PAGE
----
How envelope encryption works

Envelope encryption works by using a root key to wrap (encrypt) one or more data encryption keys (DEKs). The root key safeguards your wrapped (encrypted) DEKs with encryption algorithms, protecting them from unauthorized access or exposure.

Unwrapping a DEK reverses the envelope encryption process by using the associated root key, resulting in a decrypted and authenticated DEK. A wrapped DEK cannot be unwrapped without the associated root key, which adds an extra layer of security to your data.

Envelope encryption is treated briefly in the NIST Special Publication 800-57, Recommendation for Key Management. To learn more, see NIST SP 800-57 Pt. 1 Rev. 4..

Key types

The service supports two key types, root keys and standard keys, for the advanced encryption and management of data.

Root keys
Root keys are primary resources in Key Protect. They are symmetric key-wrapping keys used as roots of trust for wrapping (encrypting) and unwrapping (decrypting) other keys stored in a data service. Root keys contain key material that is used to wrap and unwrap DEKs. The key material of the root key can either be imported or generated by the Key Protect service.
With Key Protect, you can create, store, and manage the lifecycle of root keys to achieve full control of other DEKs stored in the cloud. Unlike a standard key, the plaintext of a root key can never leave the bounds of the Key Protect service.
Standard keys
Standard keys, which can be used as DEKs, can store encrypted data in Key Protect. Once your plaintext standard key is generated and protecting underlying data, destroy the plaintext and safely store the encrypted standard key.

Wrapping keys with envelope encryption

You can wrap one or more DEKs with advanced encryption algorithms by designating a root key in Key Protect that you can fully manage.

Complete the following steps to encrypt data via envelope encryption:

  1. Generate or provision a DEK from an IBM Cloud service, such as COS, to encrypt your sensitive data. The DEK will encrypt your sensitive data.
  2. Generate or import a root key that will be used to protect the DEK from step 1.
  3. Use the root key to encrypt, or wrap the DEK. To provide maximum encryption security, you can specify additional authenticated data (AAD) during your wrap request. Note that the same authentication data will be required when unwrapping the DEK.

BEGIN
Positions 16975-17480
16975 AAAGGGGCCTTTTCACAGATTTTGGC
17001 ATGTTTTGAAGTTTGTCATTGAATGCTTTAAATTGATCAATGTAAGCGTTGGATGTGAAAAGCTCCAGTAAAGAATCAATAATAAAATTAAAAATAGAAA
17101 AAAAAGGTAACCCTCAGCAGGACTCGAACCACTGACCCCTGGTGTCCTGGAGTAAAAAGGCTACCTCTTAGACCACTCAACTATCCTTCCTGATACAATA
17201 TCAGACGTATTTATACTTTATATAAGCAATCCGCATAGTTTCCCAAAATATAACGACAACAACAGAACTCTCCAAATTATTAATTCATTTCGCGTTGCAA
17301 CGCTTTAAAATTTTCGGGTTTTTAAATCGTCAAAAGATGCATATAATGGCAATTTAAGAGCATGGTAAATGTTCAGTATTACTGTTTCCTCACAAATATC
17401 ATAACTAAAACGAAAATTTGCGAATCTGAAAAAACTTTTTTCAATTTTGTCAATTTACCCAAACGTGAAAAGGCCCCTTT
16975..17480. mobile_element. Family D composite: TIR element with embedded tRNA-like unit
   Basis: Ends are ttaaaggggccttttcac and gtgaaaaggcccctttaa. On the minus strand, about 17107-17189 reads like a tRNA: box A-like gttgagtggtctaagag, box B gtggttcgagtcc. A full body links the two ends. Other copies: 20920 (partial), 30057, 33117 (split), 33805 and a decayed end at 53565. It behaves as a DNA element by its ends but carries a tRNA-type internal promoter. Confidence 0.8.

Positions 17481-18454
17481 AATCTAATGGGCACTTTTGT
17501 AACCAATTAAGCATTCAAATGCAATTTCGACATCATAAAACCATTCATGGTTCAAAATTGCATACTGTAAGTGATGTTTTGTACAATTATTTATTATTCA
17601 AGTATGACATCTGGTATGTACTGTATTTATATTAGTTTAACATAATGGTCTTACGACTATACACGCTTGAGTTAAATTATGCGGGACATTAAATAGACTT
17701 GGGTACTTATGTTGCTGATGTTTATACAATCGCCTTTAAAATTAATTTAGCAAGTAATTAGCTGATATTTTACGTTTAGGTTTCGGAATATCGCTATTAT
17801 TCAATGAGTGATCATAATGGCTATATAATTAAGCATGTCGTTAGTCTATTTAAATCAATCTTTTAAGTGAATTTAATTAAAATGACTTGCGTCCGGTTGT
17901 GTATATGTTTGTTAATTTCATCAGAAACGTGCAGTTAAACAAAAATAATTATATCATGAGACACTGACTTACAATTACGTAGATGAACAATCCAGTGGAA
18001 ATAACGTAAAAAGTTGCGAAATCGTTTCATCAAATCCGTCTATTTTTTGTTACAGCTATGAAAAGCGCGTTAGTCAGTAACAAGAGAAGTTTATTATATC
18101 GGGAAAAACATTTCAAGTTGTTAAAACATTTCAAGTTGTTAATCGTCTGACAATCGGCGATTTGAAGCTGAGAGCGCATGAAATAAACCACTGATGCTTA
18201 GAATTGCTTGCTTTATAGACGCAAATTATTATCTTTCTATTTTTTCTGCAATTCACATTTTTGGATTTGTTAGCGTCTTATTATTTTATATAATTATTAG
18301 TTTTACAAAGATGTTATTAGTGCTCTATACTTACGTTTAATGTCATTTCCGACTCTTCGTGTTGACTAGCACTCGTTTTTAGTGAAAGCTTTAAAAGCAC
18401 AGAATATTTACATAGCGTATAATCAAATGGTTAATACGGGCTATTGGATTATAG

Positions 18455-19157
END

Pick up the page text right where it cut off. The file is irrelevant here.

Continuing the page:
4. The encrypted data is then stored as metadata in the Key Protect service. Store and maintain the base64 encoded output from the wrapped DEK in a secure location, such as an app or service.

You can generate a new DEK by omitting the plaintext property in your wrap request. The newly created DEK will automatically be wrapped as part of the request.

Unwrapping keys

Unwrapping a data encryption key (DEK) decrypts and authenticates the data protected within the key.

If your business application needs to access the contents of your wrapped DEKs, you can use the Key Protect API to send an unwrap request to the service.

Complete the following steps to encrypt data via envelope encryption:

  1. Retrieve the base64 encoded ciphertext of the wrapped DEK.
  2. Retrieve the key ID of the root key that is associated with the DEK.
  3. Make an unwrap request to Key Protect. Note that if you specified additional authenticated data (AAD) in a previous wrap request, you must supply it in your unwrap request.
  4. Use the returned base64 encoded plaintext to decrypt the data protected under the DEK.

Integrating with IBM Cloud Services

IBM® Key Protect for IBM Cloud® integrates with a number of IBM Cloud services to enable encryption with customer-managed keys for those services.

Associating a resource in your cloud data service with a root key in Key Protect allows your data to be protected at rest while having management control of the root key.

For more information on the services that offer integration with Key Protect, see Integrating Services.